Hi.

I'm Shreya. I have opinions on television. If they're wrong I'm sure you'll tell me in the comments. 

unapologetically feminist, working on being a better ally

Throwback Thursday: Ghostwriter

Throwback Thursday: Ghostwriter

Shreya Durvasula

Discovering the AV Club in college made me realize just how strong my relationship with TV was. We moved to NJ when I was 12 and reruns were the best immersion into American pop culture. I was the PERFECT candidate for after school specials. I distinctly remember rushing through my homework before 4 PM so I could get to Hey Arnold, followed by an hour of the Simpsons. A break for fresh air (my mother's way of ensuring I didn't become a couch potato- too late) and it was Seinfeld (how was I allowed to watch that?!) and Friends

ANYWAY. TV is my best friend, but you knew that. But it also distinctly shaped my adolescence. One of my first crushes was Tom from Daria (explains a lot). Another was Alex Fernandez from the PBS show Ghostwriter. Featuring the most diverse cast I had seen and set in Fort Greene, Brooklyn, the show was about a group of kids who solve mysteries with the help of a ghost. According to producers, the goal of the show was to "get children excited about reading, writing and solving mysteries". BONUS: It also got me excited about ghosts and boys from Brooklyn. 

Cast: Jamal is the first to "see" Ghostwriter. He dreams to one day be "a scientist that performs experiments in outer space." Alex and his sister Gaby live behind the bodega their parents owned. Lenni is an aspiring rapper, Tina wants to be a newscaster, and Rob is the token white guy. They all have an awesome pen necklace (which I still covet) and communicate with a mysterious ghost-figure who helps them thwart crimes.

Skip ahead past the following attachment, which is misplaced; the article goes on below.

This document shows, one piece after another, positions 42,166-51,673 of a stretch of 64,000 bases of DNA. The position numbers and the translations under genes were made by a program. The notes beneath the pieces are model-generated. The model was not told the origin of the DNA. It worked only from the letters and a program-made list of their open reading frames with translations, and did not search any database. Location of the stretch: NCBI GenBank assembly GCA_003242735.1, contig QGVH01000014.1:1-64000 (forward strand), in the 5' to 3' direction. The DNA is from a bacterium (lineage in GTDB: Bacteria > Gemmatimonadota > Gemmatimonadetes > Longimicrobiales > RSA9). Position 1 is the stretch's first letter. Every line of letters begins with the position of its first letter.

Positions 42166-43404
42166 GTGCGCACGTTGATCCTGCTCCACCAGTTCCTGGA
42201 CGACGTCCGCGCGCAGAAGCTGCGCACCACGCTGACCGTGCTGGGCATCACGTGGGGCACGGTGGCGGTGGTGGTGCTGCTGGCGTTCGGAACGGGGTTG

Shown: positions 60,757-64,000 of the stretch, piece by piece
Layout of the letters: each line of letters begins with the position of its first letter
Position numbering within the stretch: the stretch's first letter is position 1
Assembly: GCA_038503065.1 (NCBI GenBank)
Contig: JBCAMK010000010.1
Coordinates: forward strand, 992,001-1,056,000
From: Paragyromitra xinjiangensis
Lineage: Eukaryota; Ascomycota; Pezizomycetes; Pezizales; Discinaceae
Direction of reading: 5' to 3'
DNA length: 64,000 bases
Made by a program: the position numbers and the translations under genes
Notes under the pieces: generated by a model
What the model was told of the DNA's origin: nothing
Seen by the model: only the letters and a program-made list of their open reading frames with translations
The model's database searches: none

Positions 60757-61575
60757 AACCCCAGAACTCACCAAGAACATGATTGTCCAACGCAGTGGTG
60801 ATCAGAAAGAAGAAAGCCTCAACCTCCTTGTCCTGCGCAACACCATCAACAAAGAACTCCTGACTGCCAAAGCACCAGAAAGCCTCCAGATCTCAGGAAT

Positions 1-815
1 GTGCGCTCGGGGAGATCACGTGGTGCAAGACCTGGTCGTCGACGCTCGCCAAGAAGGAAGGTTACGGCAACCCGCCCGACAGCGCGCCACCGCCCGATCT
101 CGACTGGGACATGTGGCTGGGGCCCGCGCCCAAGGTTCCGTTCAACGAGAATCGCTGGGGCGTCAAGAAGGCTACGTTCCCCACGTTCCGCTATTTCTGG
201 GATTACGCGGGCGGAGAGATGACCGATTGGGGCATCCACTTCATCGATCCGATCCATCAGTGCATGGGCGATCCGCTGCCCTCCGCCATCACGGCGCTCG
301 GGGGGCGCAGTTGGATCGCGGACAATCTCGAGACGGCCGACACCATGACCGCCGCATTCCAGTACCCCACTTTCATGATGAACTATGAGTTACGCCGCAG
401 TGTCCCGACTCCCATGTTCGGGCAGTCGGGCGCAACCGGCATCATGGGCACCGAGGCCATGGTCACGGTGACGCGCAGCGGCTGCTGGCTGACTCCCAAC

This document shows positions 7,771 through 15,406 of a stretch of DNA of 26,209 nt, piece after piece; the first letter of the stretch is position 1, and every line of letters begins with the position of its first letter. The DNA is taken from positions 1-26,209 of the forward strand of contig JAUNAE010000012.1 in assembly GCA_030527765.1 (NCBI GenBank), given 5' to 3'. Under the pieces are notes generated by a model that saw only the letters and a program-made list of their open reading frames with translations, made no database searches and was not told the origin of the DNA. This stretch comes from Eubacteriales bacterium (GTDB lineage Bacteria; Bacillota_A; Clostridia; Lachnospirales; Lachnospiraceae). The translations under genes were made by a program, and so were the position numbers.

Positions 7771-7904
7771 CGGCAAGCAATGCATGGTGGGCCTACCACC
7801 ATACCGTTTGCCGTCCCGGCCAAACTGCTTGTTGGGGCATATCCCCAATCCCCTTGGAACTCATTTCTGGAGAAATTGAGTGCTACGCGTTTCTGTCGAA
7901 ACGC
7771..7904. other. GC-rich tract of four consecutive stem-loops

Initial Impressions: Other than my massive crush on Alex, I remember how jarring yet reassuring it was to see other first generation immigrants depicted on TV. Even though I lived in a pretty diverse town, most of my neighbors were also from South-East Asia, so it was eye-opening to see characters of Central & South American heritage. It was also empowering realizing people of my own age can have agency and be incredibly brave. Also, I am STILL terrified by Gooey Gus. Don't know how that was appropriate for a kids' show. 

Oh my god, this first aired 20 years ago: Producer and writer Kermit Frazier has since revealed Ghostwriter's true identity. Ghostwriter was a runaway slave during the Civil War,” he said.  “He was killed by slave catchers and their dogs as he was teaching other runaway slaves how to read in the woods.  His soul was kept in the book and released once Jamal discovered the book." 

With such a rich history already in place in the writers/producers' minds, it is little wonder that this show was as diverse and well developed as it was. The characters all had dreams, fears, hopes and relationships with their families that were authentic and realistic. 

Sadly the show got cancelled after 3 seasons due to lack of funding. I can't think of a better reason to get PBS around. Since we're remaking everything anyway, I wouldn't mind seeing a modern version of Ghostwriter. Maybe it uses emoji to catch bad guys?! Someone develop this, please. 

Blink & you miss them guest spots:  Samuel L. Jackson as Jamal's dad, Julia Stiles as an awesome computer hacker, Spike Lee, Daisy Fuentes, Judge Reinhold, Salt-N-Pepa!

Enlightened: Episodes 2-3

Enlightened: Episodes 2-3

Enlightened: Pilot Episode